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Posted: 17 June 2011 11:12 AM   [ Ignore ]   [ # 12 ]
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No type of talking therapy serves psychiatrists’ economic interests, because they can prescribe medications, have that service well-reimbursed, and quickly have the patient feel different if not better.

As for the reviews, are you under the impression that Kurt Vonnegut knew anything about modern psychology and psychotherapy (not the same things, necessarily)? This seems to me as likely as that Richard Dawkins knows much about child development.

Rather than tussle with me, why don’t you look up recent professional material about psychotherapy and see how much you see TA mentioned?

However, I don’t doubt that the average naive reader would very much like the TA books. This is congruent with what I called the “trailing edge theory” in my interview with Karen— that ideas that are long gone from the professional realm continue to appeal to the public, who recognize vaguely that they’ve heard of something before and therefore assume they understand it. I don’t mean to suggest that this is harmful, though, because anything that helps people apply cognitive skills to emotional problems is likely to give them a pleasurable feeling of mastery. (What’s more, they will probably start to feel a bit better not long after they feel their worst, even without any help.)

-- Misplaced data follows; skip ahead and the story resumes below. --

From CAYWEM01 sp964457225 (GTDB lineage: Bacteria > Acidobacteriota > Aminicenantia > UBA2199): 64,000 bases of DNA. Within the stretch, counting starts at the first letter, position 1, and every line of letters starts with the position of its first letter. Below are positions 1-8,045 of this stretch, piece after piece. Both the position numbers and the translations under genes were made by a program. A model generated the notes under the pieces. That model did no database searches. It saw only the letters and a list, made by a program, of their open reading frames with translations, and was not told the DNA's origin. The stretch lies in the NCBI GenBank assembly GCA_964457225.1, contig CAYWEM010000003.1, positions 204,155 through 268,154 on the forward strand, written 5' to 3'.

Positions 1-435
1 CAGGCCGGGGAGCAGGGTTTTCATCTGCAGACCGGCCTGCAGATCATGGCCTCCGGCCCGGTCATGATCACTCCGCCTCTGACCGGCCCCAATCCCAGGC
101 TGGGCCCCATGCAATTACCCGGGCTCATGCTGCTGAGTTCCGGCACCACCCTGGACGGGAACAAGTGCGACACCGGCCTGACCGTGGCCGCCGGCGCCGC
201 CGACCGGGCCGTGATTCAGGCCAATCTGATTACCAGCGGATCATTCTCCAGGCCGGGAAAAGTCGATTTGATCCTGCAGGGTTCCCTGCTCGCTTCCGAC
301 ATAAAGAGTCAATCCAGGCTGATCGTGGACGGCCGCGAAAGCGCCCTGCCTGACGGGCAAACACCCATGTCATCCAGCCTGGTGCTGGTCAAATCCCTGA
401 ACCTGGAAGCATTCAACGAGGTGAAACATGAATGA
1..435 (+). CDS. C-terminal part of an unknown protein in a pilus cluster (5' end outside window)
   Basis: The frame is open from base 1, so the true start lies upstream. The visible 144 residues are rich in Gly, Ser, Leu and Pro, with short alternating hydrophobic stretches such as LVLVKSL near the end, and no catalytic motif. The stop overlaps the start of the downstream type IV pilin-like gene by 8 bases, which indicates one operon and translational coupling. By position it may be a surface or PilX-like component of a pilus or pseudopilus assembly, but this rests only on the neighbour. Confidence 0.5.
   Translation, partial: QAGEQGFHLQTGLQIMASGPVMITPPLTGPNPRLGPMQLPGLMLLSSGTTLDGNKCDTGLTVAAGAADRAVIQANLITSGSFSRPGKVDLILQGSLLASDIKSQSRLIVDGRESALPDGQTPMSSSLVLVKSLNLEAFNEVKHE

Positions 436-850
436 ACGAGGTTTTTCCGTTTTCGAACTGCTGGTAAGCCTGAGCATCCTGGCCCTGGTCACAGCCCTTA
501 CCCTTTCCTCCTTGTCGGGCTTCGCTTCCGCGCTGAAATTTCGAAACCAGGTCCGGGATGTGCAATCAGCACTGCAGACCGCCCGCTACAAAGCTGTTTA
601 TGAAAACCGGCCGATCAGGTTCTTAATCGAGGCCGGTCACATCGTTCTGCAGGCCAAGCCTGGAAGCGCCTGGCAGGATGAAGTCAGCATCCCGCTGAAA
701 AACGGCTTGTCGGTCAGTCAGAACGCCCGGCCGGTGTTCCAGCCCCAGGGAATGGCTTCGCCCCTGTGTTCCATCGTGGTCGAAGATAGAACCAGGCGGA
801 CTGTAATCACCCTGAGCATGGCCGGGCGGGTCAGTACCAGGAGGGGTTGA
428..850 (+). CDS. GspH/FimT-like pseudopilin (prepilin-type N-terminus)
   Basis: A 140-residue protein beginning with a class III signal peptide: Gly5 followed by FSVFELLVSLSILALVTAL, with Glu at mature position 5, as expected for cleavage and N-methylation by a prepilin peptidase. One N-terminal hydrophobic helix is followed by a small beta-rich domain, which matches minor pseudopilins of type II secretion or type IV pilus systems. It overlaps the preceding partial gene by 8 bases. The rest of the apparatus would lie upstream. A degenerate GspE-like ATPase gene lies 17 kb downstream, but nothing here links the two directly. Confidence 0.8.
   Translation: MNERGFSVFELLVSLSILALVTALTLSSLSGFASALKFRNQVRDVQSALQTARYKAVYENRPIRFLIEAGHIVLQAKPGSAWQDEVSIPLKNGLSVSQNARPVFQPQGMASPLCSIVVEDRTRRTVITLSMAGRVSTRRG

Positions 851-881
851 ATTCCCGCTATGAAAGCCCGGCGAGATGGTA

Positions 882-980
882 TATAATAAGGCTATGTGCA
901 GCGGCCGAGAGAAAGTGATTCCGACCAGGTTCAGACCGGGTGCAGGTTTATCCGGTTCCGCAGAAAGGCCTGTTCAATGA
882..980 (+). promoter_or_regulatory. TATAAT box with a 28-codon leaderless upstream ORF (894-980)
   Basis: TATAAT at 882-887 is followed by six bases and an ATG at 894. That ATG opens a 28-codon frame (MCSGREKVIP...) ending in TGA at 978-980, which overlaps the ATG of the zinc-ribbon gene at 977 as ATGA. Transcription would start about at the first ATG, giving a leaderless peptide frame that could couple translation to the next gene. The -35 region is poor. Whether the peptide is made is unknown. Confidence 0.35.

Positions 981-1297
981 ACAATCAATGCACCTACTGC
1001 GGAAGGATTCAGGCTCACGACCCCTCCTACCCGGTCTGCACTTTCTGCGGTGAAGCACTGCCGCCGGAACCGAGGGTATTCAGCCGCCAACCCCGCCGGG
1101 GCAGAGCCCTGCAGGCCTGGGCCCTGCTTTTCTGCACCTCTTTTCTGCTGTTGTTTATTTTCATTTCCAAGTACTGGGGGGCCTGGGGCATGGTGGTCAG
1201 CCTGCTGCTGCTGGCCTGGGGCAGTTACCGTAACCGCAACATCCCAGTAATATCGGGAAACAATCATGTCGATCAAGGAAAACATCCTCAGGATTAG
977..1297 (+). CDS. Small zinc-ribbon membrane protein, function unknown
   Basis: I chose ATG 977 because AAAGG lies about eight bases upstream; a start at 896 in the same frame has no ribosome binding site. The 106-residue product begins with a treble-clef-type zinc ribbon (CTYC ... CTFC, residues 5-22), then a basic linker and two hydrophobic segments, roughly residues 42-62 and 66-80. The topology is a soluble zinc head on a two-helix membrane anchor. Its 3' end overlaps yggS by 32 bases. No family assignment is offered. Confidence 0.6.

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Posted: 17 June 2011 07:50 PM   [ Ignore ]   [ # 13 ]
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Kurt Vonnegut?

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Posted: 18 June 2011 04:26 AM   [ Ignore ]   [ # 14 ]
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I promoted this interview on Somasimple.com where we commonly discuss the problems inherent to “evidence-based practice.” It’s in the “Range of Motion” blog.

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Posted: 18 June 2011 05:08 AM   [ Ignore ]   [ # 15 ]
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Yes, there’s an Amazon quotation from him (K.V.) among the reviews of the Berne books.